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Employees of a 20-unit cafe chain vote to unionize

Colectivo Coffee's 440 employees will now be represented by local affiliates of the International Brotherhood of Electrical Workers.
union coffee
Logo courtesy of Colectivo

Employees of Colectivo Coffee, a coffee roaster that operates 20 cafes in Illinois and Wisconsin, have voted to unionize as an affiliate of the International Brotherhood of Electrical Workers (IBEW).

Union officials immediately hailed the vote is a major step toward organizing larger chains. They noted that Colectivo is now the largest unionized café chain in the nation, surpassing another relatively small roaster and café operator, Buffalo, N.Y.-based Spot On Coffee. Spot On employees about 120 people in its roasteries and 23 retail outlets, compared with Colectivo’s workforce of roughly 440.

“We hope that the courage and hard work that Colectivo Coffee workers put into this victory inspires others in the hospitality/service industry to organize a union at their workplace,” Dean Warsh, business manager of IBEW Local 494, said in a statement.

The employees had been pushing for collective bargaining for more than a year.

Colectivo publicly disputed the results of the election, saying that the pro-unionization ballots included about a half dozen that should have been disallowed because they came from workers who had resigned but not yet left the company.

“We don’t think those former coworkers should have been allowed to have a voice in unionization at an organization where they did not intend to work,” management said in a letter posted on Monday and addressed to customers.

In addition, management questioned unionization rules that award victory to whichever party draws a majority of votes, instead of requiring approval from a majority of employees.  “At final count, less than one-third of the eligible co-workers supported the union,” Colectivo said in its communication.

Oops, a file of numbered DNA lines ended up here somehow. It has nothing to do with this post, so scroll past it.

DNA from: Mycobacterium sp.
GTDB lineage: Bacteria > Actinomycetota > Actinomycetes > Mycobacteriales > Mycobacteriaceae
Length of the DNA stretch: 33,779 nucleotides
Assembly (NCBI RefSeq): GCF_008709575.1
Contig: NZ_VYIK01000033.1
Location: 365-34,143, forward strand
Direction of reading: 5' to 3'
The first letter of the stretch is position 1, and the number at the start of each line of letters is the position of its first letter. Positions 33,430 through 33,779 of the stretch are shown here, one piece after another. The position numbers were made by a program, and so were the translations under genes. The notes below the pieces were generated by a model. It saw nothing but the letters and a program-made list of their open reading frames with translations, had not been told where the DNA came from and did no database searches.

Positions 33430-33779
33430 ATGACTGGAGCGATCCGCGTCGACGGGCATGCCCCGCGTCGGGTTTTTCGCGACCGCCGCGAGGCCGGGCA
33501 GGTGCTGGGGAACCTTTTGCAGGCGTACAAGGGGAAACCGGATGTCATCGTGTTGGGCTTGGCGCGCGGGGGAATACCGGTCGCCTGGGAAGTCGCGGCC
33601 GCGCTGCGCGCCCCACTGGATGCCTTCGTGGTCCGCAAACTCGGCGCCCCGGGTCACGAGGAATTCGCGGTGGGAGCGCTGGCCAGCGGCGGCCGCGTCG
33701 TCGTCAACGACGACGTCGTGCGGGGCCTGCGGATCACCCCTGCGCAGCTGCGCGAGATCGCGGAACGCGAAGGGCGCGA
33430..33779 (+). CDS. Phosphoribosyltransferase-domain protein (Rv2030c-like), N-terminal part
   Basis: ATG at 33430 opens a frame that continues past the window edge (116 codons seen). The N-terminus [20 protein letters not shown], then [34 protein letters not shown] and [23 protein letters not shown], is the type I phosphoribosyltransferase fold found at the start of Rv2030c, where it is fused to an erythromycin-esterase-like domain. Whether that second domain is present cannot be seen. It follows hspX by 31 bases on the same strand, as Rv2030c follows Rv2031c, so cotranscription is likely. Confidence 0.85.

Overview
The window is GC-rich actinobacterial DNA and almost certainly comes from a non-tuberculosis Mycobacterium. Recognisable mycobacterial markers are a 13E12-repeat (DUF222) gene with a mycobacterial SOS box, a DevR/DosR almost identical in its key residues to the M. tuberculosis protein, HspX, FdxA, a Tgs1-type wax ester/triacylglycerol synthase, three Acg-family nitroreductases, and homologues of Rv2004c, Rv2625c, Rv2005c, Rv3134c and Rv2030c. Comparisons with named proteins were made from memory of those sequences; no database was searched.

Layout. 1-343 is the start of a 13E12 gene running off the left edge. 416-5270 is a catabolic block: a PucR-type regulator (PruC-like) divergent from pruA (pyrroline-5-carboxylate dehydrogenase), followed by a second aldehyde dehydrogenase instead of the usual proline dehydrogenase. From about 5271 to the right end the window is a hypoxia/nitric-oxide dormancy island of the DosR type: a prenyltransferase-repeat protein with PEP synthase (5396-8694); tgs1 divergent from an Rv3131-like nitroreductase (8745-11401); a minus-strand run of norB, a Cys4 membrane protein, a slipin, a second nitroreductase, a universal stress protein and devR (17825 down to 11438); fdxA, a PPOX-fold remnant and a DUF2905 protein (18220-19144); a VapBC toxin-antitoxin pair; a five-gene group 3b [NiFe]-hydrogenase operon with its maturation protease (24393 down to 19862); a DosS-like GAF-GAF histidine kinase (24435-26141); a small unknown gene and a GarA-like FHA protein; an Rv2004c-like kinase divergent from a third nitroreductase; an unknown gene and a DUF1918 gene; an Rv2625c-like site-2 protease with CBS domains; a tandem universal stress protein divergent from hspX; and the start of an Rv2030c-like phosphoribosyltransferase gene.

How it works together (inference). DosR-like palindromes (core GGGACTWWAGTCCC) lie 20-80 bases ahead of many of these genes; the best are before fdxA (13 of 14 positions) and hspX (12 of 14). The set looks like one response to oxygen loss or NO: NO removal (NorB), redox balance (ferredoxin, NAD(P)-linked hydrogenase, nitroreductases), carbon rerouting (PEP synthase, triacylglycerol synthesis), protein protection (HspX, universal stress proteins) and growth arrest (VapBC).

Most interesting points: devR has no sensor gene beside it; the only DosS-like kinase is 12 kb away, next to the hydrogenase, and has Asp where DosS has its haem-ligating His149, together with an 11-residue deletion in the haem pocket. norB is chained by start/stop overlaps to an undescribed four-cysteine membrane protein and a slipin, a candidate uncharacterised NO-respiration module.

The National Labor Relations Board (NLRB) certified the results of the vote on Monday, about four months after the balloting had taken place. After the April vote, management had challenged the validity of 16 votes, in part because the casters were no longer employees.

With those votes left out of the tally, the voting resulted in a 99-99 tie. The NLRB eventually reinstated seven votes, and all seven were cast in favor of union representation, giving the IBEW a victory.

Electrical work is not part of most jobs at Colectivo, but leaders of pro-union employees had decided earlier to be represented by the IBEW because of its deep resources. Employees of Colectivo will actually be represented by two chapters of the union because some work in the Chicago area and others in Milwaukee and Madison, Wisc.

The vote is the latest instance of an unlikely labor group finding success in unionizing a relatively small restaurant operation. Since 2018, affiliates of the Industrial Workers of the World (IWW), also known as the Wobblies, have succeed in organizing five units of Burgerville, a regional burger chain known for its progressive employment practices.

Earlier this year, employees of a Voodoo Doughnut unit in Portland, Ore., held an NLRB-supervised election on whether to be represented by the IWW. The early June balloting resulted in a tie.

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